Selamat sore! Thank you all for taking the time to gather @america today and show your support for World Orangutan Day.
First and foremost, I’d like to thank our partners for this event – the World Wildlife Fund and Borneo Orangutan Survival Foundation. Without the passion, dedication, and hard work of your organizations, the future of the majestic orangutan would be very much in doubt.
I had the honor to visit BOSF’s operation near Balikpapan to see the important work they are doing.
A special welcome to our speakers today:
Borneo Orangutan Survival Foundation (BOSF) representative Jamartin Sihite,
Boston University Professor Cheryl Knott who is based in Kalimantan,
Chairul Saleh of WWF and Maha Adi, the Executive Director of the Society of Indonesian Environmental Journalists who will be our moderator.
The orangutan is one of Indonesia’s and the world’s most iconic species. Yet the future of the orangutan is under threat. Deforestation, hunting, and human settlement expansion all have caused their natural habitat to shrink drastically.
The orangutan has an inseparable link with the forest; we can’t talk about saving orangutans without talking about saving the forest.
My government recognizes this link and we’ve been working hard in Aceh and Kalimantan for years to slow the devastating impacts of clearcutting on forests and protect remaining habitat for the orangutan and other species.
In 2010 AID started our $41million Indonesia Forest and Climate Support program to protect forests and work with local and indigenous communities who live on the edges of these forests to develop more sustainable livelihoods for them.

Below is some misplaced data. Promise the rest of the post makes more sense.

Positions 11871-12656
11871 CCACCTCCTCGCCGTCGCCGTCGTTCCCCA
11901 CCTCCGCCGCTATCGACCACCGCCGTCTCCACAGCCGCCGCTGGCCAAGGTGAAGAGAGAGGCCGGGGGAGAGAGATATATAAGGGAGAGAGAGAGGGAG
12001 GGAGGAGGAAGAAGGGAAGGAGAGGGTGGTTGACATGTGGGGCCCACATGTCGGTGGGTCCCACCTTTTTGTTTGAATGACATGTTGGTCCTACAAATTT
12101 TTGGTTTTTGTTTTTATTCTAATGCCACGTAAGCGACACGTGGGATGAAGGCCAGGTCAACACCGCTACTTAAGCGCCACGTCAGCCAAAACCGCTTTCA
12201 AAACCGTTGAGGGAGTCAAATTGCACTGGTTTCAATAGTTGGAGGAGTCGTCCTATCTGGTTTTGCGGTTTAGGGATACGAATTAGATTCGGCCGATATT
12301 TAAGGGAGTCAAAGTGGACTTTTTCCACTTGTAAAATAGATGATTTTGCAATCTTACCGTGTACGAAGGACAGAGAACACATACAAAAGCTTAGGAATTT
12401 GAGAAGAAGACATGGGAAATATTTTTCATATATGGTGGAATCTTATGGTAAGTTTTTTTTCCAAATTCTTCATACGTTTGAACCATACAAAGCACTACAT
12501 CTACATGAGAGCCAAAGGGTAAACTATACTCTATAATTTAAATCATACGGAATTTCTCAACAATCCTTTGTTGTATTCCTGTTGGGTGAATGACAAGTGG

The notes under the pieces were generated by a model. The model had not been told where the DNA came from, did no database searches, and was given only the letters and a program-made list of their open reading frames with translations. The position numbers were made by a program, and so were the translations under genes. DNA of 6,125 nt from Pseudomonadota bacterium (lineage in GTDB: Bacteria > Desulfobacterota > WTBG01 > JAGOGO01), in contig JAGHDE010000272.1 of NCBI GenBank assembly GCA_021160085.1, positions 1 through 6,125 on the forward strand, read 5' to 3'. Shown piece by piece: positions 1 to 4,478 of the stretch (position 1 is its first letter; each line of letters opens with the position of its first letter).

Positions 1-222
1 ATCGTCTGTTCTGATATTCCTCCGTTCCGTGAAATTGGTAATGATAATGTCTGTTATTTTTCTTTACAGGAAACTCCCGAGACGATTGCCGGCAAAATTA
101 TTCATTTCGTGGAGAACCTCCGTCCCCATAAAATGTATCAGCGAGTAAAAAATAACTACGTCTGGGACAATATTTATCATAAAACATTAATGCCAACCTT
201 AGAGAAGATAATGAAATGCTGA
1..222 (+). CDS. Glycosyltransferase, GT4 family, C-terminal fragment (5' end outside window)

We are now starting a new $47M follow-on program called LESTARI to continue this important work.
In addition, the USG forgave over $70million in two debt for nature swaps we co-manage with the Government of Indonesia and international NGOs, including WWF, to conserve orangutan-rich forest habitats in Sumatra and Kalimantan.
I’m proud to announce that the USG has invested approximately $28 million to date on the conservation of more than 3.3 million hectares – an area the size of the country of Belgium – of the tropical rainforest orangutans need to survive. A portion of our resources directly supports the conservation efforts of WWF and BOSF.
Our purpose in gathering together here today is to raise awareness of this issue and talk about ways that we can work together to help preserve the forest and thereby the orangutans that call the forest home.
Over the past month many of you, and thousands of people throughout Indonesia, have participated in a meme contest, coming up with witty captions for three captivating photos of orangutans provided by our friends at WWF.
Some of the captions you’ve come up with for these photos are humorous, some are sarcastic, and others include a call to action.
Nine finalists have been selected. Many of them are here today. I applaud your creativity and your commitment to helping raise awareness on the plight of the orangutan and need to preserve the forest.
For the audience, there’s also a photo booth where you can get your picture taken w/ the cutout of an orangutan. Don’t forget to tag your photo using the hashtag #4orangutan.
The buzz generated online by this effort has created momentum. Now we need to keep that going to educate more and more people about what’s going on and what we all can do to help.
The winner of the meme contest, which I will announce shortly, will travel to Kalimantan to see for themselves these majestic creatures in their natural habitat, and learn more about the challenges that lie ahead.
I hope that when the winner comes back they can share with us and others what they’ve seen first-hand and learned, to keep this momentum going as we work together to help preserve the forest and save the orangutans.